Sometimes, clarity of mind can help prevent grammar problems before they start. I don’t know much about the editing process behind Beverly Cleary’s Beezus and Ramona, but something in these two beautiful sentences from its first chapter tells me this writer knew exactly what she wanted to say.
She wanted to be a fourth-grade teacher and drive a yellow convertible and live in an apartment house with an elevator and a buzzer that opened the front door.
Either of these sentences could have gone wrong so easily, and do every day in the hands of self-published children’s book writers.
In the first example, your typical writer of today would probably avoid that string of “with… was that she was,” thinking it was too complicated for kids to understand. She’d be wrong. If that’s what you want to say, and you’re positive you’re saying it right, go for it. But if your brain is fuzzy and you’re not sure it’s coming out right and you just sort of “hope” the words will end up in a meaningful order – stop, think it through, write it carefully… and then, hire an editor.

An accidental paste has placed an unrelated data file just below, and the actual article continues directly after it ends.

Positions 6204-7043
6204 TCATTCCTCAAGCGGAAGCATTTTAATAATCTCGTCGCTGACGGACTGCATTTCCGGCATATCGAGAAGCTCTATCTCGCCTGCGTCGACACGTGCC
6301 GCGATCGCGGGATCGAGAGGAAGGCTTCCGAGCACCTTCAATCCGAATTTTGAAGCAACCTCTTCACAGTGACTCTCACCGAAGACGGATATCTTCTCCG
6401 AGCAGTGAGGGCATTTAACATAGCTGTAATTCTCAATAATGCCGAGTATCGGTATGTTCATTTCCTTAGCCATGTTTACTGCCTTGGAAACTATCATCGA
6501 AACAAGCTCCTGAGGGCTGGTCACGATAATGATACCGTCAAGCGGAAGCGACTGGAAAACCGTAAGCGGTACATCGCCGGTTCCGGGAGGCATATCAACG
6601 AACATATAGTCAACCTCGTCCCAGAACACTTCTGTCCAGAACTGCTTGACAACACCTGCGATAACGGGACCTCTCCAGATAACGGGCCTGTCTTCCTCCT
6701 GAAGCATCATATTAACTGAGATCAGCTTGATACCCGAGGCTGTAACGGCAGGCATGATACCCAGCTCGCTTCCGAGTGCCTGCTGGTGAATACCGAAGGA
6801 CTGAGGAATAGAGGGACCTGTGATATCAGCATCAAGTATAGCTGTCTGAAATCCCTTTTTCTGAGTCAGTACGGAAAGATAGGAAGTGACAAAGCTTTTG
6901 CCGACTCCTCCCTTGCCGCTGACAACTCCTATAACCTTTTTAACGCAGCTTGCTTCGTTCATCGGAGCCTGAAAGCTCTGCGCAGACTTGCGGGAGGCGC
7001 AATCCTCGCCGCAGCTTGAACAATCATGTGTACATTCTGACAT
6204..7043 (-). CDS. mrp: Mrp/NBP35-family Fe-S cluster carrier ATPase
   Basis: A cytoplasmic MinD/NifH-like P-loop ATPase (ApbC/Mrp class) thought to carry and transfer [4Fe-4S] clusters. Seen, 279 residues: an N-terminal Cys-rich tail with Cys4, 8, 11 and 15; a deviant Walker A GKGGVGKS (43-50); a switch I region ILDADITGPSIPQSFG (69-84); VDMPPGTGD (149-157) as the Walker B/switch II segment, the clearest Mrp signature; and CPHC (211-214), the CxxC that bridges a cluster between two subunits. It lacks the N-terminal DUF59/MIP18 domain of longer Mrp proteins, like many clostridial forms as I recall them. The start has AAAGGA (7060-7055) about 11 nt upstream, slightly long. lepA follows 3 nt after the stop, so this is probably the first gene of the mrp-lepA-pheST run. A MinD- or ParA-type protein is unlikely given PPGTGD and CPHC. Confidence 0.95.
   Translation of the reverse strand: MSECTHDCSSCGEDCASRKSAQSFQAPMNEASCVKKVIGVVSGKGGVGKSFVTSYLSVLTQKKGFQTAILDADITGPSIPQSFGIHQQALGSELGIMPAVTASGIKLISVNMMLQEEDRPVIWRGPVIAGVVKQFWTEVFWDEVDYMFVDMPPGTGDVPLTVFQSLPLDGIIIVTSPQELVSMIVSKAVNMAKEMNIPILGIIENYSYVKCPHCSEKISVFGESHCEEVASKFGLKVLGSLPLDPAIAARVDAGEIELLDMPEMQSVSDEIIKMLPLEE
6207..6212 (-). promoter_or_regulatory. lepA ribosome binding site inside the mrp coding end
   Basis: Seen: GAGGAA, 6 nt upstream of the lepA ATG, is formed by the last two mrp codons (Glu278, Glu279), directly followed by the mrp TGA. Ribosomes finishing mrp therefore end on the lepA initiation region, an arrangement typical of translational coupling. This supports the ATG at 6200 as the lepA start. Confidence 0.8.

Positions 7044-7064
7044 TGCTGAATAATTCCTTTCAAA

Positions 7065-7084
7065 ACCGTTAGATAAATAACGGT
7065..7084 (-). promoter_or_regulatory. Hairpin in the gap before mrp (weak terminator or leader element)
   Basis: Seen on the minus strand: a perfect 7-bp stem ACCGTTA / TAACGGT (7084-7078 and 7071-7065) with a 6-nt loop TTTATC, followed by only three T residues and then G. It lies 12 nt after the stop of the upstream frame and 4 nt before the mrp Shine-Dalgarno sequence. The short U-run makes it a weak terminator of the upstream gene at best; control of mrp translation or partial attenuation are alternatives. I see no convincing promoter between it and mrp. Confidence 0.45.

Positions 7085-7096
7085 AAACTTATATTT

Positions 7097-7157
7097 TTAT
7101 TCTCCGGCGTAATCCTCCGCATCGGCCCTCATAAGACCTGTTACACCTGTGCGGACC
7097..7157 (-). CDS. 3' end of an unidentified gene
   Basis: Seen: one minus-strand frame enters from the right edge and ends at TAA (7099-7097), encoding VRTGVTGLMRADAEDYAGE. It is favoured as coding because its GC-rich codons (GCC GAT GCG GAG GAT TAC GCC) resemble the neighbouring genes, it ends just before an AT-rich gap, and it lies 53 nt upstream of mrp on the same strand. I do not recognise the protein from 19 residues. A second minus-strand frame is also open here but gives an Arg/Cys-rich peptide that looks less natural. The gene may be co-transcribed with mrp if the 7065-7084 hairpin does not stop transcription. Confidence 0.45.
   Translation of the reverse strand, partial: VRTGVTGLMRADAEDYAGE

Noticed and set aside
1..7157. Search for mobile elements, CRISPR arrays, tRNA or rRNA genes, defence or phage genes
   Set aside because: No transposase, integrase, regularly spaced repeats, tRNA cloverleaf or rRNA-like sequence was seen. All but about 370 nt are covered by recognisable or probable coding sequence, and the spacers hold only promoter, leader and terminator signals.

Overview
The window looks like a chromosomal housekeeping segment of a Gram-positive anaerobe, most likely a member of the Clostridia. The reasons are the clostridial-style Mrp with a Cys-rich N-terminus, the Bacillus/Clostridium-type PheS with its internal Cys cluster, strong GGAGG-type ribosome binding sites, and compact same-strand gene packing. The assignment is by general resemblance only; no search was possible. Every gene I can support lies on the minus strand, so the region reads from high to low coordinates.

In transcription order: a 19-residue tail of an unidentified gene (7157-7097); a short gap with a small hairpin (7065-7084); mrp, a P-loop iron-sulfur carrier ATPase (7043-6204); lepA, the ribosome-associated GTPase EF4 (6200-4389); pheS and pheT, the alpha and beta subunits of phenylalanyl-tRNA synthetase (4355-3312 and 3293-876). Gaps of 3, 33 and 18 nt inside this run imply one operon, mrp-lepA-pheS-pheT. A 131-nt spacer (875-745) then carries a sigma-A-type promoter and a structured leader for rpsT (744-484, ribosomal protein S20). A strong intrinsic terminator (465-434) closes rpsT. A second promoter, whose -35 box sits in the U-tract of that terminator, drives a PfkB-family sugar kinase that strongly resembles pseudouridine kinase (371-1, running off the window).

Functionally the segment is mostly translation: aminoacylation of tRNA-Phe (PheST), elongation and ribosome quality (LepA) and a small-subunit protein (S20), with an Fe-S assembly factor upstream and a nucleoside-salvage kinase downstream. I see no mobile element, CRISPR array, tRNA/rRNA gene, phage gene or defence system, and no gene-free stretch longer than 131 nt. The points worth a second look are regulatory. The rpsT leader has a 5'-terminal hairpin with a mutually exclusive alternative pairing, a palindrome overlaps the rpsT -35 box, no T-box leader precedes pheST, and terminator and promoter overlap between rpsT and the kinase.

That second sentence is just simply a beautiful example of parallel structure. Beezus wants to “be” and “drive” and “live”… and her apartment house will have “an elevator” and “a buzzer.” Magically, we know where the list of goals ends and the list of apartment attributes begins. Parallel structure is where lots of us, including me, go wrong, lots of the time, but again, in the hands of a clear-minded writer and a careful editor, the ideas emerge unscathed and perfect.
STRIKE TWO: FUZZY AUDIENCE
Who will read your book? In the first few pages, you make a few promises that you must fulfill throughout the course of the book. Before you make those promises, you have to ask the reader, “Are you the right audience for this book?”